b) calculating and storing in a memory location an error for each account and an overall error for the allocation, wherein said error for each account is based on a difference between a current average instrument value for said account and the average instrument value for said plurality of instruments, and wherein said overall error for the allocation is based on a sum of said errors for each account;
c) reallocating the instruments in the accounts to produce a different instrument allocation;
d) calculating and storing in a memory location a new error for each account and a new overall error for the different instrument allocation; and
e) after steps c) and d) have been performed for at least two possible allocations, selecting as said distribution and storing in a memory location an allocation having a lowest overall error, and allocating the instruments according to the selected allocation.
17. The computer readable storage medium of claim 16, wherein the method further comprises:
f) determining whether the overall error for a possible allocation is zero, and if so, then selecting that possible allocation as the distribution.
18. A computer readable storage medium having stored thereon computer executable instructions which, when executed by a processor, perform a method for distributing a plurality of instruments between a plurality of accounts, said method comprising:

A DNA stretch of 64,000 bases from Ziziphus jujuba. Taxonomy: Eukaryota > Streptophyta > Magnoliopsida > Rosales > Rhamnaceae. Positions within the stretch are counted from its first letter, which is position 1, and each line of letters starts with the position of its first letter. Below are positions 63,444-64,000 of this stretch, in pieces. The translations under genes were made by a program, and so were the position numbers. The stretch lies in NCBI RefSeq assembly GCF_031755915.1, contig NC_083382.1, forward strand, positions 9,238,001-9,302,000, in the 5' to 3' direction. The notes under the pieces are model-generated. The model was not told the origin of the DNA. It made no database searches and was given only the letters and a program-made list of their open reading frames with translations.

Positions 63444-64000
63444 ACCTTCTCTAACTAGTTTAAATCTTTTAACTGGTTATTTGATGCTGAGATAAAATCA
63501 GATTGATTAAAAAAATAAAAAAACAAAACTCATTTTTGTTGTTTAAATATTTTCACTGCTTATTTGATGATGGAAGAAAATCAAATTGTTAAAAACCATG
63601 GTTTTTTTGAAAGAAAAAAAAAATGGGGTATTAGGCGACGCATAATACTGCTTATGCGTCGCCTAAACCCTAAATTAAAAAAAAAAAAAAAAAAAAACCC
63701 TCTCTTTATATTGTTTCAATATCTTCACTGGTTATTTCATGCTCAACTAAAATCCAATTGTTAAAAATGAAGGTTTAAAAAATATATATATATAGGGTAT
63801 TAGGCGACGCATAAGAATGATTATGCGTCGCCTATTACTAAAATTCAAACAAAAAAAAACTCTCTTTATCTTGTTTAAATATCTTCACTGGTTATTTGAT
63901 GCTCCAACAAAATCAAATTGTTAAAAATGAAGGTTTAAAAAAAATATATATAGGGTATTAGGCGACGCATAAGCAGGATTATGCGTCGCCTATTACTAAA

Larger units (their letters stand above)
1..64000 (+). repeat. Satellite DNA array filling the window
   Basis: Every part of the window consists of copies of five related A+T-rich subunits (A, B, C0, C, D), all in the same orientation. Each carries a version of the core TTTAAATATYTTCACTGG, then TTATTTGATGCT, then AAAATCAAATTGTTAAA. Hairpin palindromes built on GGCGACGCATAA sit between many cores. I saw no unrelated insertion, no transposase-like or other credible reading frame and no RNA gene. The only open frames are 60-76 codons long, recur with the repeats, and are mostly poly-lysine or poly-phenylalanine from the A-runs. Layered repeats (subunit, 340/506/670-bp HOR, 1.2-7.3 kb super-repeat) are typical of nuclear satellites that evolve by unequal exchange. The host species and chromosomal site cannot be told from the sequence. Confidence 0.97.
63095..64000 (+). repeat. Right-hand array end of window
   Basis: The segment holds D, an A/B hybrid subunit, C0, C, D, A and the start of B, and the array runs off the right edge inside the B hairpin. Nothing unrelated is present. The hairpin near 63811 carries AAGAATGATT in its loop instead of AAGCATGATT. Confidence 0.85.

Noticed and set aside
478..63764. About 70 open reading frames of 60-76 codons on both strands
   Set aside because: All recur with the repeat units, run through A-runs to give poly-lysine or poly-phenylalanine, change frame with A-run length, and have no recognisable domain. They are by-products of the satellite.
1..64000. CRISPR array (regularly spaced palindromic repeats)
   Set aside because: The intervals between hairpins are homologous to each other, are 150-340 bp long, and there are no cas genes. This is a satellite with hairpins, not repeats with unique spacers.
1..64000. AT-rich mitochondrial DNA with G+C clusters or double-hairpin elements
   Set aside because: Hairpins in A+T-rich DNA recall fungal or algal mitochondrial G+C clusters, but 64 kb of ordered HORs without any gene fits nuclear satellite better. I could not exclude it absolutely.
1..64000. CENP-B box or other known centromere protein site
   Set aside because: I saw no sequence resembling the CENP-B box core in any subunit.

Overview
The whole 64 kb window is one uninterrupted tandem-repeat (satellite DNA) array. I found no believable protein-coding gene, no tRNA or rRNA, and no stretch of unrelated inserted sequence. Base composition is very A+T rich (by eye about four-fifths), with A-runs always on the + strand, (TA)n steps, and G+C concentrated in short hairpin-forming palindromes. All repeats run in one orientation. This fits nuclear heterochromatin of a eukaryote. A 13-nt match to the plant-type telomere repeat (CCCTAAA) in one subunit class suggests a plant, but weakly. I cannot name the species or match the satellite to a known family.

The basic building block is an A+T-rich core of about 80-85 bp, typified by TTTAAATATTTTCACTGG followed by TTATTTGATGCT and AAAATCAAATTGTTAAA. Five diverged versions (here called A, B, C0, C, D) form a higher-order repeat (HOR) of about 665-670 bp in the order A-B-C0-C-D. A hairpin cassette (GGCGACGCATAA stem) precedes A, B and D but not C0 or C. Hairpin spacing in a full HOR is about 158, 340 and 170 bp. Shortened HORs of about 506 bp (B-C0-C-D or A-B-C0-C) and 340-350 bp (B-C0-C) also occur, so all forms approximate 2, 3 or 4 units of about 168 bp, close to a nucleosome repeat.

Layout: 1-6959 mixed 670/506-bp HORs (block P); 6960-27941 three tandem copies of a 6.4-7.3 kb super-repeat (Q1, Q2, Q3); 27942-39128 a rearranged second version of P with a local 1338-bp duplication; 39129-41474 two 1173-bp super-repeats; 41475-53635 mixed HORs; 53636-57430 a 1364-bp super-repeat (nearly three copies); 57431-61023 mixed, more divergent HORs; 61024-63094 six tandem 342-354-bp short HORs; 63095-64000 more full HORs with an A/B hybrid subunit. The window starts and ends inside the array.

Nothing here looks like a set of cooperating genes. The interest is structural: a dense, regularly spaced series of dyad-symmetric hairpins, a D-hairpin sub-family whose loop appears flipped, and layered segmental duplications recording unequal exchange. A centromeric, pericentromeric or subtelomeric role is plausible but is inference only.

a) calculating an average instrument value for all of the instruments;
b) defining memory locations representing said accounts and instrument positions within said accounts;
c) allocating the values of said instruments into said memory locations, thus creating a representative allocation of said instruments;
d) calculating an error for each representative account and an overall error for the representative allocation, wherein said error for each account is based on a difference between a current average instrument value for said account and the average instrument value, and wherein said overall error for the allocation is based on a sum of said errors for each account;
e) reallocating the values of said instruments into said memory locations to produce a different representative allocation;
f) calculating a new error for each representative account and a new overall error for the different representative allocation; and
g) after steps e) and f) have been performed for at least two possible allocations, selecting as said distribution a representative allocation having a lowest overall error, and allocating the instruments according to the selected allocation.
19. The computer readable storage medium of claim 18, wherein the method further comprises:
h) determining whether the overall error for a possible representative allocation is zero, and if so, then selecting that possible representative allocation as the distribution.
20. A computer readable storage medium having stored thereon computer executable instructions which, when executed by a processor, perform a method for distributing a plurality of instruments between a plurality of accounts, said method comprising:
a) calculating an average instrument value for all of the instruments;